Appreciative inquiry

Inside an organisation, it is good to give sufficient attention to the achievements and successes that have been realised by employees. Too often difficulties and problems are highlighted. This can result in negative reactions and, in addition, it can deprive employees of the needed energy to bring about change(s). An organisation is not a problem that must be solved.

Unfortunately many training companies follow this approach. Dynamo wants to make a difference! In contrast to traditional programs Dynamo does not want to stress the organisation’s shortcomings but to focus on what ‘lives’. With other words, Dynamo wants to use the energy present in an organisation to bring the desired changes. Appreciative Inquiry or appreciative research starts with the assumption that every organisation and its employees have positive and successful experiences. First, those involved share these experiences. Next, they are used as a starting point to think about the desired future, naming the needed ‘ingredients’ to achieve this, stating what can be done now. Through this process, participants feel more engaged to work together to achieve a new, positive and shared image of the desired future.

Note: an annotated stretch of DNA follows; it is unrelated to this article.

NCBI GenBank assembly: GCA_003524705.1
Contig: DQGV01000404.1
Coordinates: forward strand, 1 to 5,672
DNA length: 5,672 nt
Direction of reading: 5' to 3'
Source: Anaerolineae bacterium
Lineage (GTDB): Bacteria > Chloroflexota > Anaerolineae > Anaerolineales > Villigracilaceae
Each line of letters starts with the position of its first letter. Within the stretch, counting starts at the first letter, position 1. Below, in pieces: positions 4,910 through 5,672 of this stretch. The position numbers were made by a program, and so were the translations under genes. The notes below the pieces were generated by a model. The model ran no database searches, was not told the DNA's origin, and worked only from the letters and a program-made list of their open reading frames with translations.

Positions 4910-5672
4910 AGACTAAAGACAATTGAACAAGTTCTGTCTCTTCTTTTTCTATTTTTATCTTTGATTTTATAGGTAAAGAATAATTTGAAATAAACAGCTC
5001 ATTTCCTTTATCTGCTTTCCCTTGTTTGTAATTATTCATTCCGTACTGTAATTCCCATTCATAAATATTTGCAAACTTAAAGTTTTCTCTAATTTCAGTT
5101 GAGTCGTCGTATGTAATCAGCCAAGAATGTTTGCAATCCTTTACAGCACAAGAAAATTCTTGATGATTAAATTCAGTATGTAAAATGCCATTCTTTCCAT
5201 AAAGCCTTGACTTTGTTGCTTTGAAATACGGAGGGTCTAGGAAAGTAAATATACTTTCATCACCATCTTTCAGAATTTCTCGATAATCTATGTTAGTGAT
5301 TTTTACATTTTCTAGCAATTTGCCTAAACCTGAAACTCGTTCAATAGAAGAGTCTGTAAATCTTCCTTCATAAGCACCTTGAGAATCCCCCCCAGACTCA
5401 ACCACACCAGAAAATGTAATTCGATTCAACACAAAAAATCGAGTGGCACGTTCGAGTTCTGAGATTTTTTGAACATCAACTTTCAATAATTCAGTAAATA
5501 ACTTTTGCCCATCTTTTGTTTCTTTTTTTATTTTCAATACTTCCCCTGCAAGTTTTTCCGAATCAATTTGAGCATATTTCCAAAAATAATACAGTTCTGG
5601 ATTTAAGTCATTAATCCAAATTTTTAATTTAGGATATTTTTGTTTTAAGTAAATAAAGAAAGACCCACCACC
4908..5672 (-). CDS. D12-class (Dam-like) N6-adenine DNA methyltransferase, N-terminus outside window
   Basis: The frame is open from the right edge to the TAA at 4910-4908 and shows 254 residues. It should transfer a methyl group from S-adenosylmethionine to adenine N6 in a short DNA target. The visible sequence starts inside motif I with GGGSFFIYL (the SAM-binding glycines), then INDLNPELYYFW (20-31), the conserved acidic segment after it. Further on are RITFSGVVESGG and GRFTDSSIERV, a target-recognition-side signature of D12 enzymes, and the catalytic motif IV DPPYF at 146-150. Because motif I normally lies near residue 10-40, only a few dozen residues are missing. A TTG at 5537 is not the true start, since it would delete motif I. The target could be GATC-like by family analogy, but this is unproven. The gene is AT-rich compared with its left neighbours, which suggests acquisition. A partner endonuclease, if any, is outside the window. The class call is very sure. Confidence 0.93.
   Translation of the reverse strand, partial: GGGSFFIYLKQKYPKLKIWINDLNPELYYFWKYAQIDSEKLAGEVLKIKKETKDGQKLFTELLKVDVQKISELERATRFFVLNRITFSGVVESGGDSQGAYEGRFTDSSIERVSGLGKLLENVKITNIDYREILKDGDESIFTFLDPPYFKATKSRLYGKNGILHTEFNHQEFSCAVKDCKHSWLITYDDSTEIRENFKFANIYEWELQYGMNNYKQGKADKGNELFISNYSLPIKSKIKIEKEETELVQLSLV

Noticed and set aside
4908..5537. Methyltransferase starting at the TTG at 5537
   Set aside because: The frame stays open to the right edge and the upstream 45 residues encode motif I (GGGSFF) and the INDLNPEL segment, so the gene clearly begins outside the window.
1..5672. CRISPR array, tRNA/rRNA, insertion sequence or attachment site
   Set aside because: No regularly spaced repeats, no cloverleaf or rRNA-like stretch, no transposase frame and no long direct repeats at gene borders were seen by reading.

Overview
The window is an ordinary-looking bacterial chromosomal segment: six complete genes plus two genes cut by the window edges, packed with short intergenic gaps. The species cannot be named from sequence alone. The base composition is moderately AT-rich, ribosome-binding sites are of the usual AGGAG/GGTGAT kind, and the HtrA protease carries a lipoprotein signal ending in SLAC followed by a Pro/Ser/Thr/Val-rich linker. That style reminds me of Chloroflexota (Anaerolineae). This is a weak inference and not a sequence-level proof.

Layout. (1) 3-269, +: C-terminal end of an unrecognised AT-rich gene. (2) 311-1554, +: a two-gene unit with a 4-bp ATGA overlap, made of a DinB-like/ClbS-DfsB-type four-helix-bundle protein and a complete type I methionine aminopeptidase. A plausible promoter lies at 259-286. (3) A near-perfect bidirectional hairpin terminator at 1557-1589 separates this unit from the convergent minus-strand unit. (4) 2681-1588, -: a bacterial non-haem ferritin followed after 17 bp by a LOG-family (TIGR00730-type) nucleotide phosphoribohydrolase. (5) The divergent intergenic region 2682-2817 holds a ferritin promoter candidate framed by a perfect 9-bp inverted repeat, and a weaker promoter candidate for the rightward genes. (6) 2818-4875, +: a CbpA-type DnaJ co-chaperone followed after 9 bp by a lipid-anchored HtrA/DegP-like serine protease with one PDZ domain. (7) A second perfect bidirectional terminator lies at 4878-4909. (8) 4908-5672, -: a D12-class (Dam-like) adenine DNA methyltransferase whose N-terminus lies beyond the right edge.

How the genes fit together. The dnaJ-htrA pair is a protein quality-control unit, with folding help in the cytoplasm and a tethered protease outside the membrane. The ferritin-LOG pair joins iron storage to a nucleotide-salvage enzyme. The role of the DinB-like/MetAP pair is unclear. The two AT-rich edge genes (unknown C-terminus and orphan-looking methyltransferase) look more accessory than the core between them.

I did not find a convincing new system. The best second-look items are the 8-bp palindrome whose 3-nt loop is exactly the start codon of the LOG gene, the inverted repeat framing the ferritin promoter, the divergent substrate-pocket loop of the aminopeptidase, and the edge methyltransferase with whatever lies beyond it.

Appreciative Inquiry is so successful because this approach leads to permanent, self-reinforcing results for the whole system. In the past 20 years it has developed into one of the most successful approaches to create change.

Where does Dynamo use Appreciative inquiry?

Organisational development and change

For an organisational development plan that is co-created with both leaders and employees from the organisation instead of a consultant organisation that designs a new structure which must then be sold internally.

Trainings where significant buy-in is needed

Client orientation, changing culture, improvement projects

Appreciative Inquiry is not about implementing change to achieve a specific goal. It concerns the change process itself, the bringing together of people, starting discussion and connecting with one another.” (Barrett, Fry & Wittockx, 2010)